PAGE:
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Glorified child abuse and other family sitcom cliches
on 27 December 2003
I have tried to like Malcolm in the Middle since its inception. There are certainly funny moments, and the cast is talented and occasionally extremely charming, but I just can't stomach the overall premise. It's a tired rehash of the mamma knows best theme that has been visited in Rosanne, Momma's Family, Married with Children, and even Friends. The underlying message is that the control-freak mother's behavior is justified because her sons and husband are so incredibly clueless. Without her hawk-eye and abusive tirades, they would be in deeper trouble than they're in (of course, the idea that the mother may've programmed them to be ineffectual because she needs to be a rescuer, nah, that's too existential for a primetime sitcom). If the father on Malcolm in the Middle yelled and ridiculed the children and his spouse the way the mother does, the producers and writers would be up to their necks in complaints for glorifying abusive fathers. But since it's the mother who behaves this way it is seen as some skewed form of "liberation" and assertiveness on her part. I could probably write an entire book on why this theme appeals to the American public.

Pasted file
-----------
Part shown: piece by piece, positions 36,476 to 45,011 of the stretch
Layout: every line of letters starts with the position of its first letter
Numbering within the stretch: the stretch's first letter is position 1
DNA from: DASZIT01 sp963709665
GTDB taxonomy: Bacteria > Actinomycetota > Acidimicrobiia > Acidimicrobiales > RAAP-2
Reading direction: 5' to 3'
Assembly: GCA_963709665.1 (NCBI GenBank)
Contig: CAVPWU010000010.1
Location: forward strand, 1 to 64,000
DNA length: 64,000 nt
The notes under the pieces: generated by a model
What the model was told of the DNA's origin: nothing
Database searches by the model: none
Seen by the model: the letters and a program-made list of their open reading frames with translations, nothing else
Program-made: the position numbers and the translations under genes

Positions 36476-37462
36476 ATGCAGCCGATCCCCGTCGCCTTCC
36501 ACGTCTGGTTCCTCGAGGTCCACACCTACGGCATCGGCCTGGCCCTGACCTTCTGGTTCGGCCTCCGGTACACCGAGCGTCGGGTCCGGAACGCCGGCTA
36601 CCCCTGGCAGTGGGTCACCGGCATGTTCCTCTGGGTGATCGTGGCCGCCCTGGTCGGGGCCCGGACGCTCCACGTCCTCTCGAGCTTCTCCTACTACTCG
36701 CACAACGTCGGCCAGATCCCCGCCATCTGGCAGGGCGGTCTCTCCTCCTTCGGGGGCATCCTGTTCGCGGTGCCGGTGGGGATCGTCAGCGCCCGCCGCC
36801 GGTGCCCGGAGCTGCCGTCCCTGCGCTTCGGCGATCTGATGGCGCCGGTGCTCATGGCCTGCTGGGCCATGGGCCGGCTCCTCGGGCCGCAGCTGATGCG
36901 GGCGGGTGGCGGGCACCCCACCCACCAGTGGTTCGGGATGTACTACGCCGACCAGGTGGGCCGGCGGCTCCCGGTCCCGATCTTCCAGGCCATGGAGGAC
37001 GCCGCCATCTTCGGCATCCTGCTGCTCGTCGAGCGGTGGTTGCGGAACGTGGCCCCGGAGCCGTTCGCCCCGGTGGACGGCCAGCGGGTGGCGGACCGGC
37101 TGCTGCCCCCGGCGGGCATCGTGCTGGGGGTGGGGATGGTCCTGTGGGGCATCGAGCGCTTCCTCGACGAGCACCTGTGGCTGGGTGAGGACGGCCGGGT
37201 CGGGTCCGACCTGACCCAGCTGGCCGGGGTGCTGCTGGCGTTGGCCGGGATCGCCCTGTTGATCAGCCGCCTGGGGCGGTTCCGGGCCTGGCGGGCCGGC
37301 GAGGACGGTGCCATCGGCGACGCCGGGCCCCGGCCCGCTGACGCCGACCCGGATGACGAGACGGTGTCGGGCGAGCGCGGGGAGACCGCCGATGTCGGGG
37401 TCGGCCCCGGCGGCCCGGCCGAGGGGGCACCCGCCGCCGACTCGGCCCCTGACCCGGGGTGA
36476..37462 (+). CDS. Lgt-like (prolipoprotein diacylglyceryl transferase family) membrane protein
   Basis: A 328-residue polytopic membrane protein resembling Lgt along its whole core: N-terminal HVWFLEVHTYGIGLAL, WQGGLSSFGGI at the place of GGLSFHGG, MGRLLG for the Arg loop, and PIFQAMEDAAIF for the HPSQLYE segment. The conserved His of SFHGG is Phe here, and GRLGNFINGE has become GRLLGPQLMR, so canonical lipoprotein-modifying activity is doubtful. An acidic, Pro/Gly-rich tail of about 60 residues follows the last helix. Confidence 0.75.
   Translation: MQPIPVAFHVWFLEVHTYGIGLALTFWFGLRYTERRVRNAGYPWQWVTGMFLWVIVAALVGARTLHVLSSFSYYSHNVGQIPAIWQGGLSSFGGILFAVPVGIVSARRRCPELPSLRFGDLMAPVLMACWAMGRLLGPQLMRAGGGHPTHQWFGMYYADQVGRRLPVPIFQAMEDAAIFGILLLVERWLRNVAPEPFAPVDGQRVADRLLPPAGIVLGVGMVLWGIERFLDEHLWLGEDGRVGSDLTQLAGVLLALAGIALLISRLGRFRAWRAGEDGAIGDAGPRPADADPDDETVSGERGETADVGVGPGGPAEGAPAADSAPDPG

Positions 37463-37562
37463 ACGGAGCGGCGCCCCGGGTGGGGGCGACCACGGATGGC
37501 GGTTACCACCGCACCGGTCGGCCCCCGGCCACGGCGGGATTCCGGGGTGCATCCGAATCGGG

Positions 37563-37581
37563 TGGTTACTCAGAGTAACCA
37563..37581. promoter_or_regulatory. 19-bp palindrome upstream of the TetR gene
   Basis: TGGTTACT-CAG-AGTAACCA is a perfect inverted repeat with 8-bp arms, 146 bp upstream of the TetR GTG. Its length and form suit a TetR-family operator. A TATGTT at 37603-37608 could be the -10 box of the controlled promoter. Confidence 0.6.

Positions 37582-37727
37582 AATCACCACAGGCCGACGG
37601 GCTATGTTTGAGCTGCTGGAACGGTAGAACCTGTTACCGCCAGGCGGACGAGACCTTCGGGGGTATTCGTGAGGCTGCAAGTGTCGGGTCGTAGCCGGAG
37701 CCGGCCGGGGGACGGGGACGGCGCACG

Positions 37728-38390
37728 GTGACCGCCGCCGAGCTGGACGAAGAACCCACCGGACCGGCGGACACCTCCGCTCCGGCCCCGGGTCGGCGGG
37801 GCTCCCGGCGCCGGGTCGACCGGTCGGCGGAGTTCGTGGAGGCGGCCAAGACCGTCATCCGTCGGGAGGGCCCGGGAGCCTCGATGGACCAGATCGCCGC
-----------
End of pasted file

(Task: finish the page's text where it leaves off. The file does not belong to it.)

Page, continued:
Okay, okay, Malcolm in the Middle is just a show and I shouldn't take it too serious. I don't. I just don't understand why this show has been hailed by so many as groundbreaking. There is hardly anything original here at all! Every sitcom cliche is present in Malcolm in the Middle: over-protective annoying mother (Rosanne), dumb father (father on Married with Children; Homer on Simpsons), genius but unappreciated child (Lisa on Simpsons), trouble-making boy with testosterone pouring out his ears (take your pick: Bud from Married with Children; Bart from Simpsons; Dennis from Dennis the Menace), invisible younger child (Maggie from Simpsons, Tina Yother's character from Family Ties). And the corrupting older brother is so pervasive a concept that I won't even enter into a recounting of where we've seen it. I think that perhaps the only new concept in Malcolm in the Middle is its focus: it allows the story to be told from the perspective of the genius child, who is usually a background characters in most shows (but even this element is being lost as the series progresses). Maybe another innovation is the absence of the live studio audience laugh track.
I think Malcolm in the Middle would have been really groundbreaking had it visited the concepts of boys developing later in life than girls, having more difficulty in school because of their more unstable nervous system, and depicted parents who approach their sons' sensitivity with some compassion. Of course, if it did all these things then America would not watch. We are far more attracted to the concept of boys not really having any sensitivity, and to laughing at them when they get hurt, scared, confused, etc. Heck, having their sensitivity degraded and ridiculed to the point of almost complete suppression is how boys learn to be MEN! (Please note my sarcasm.)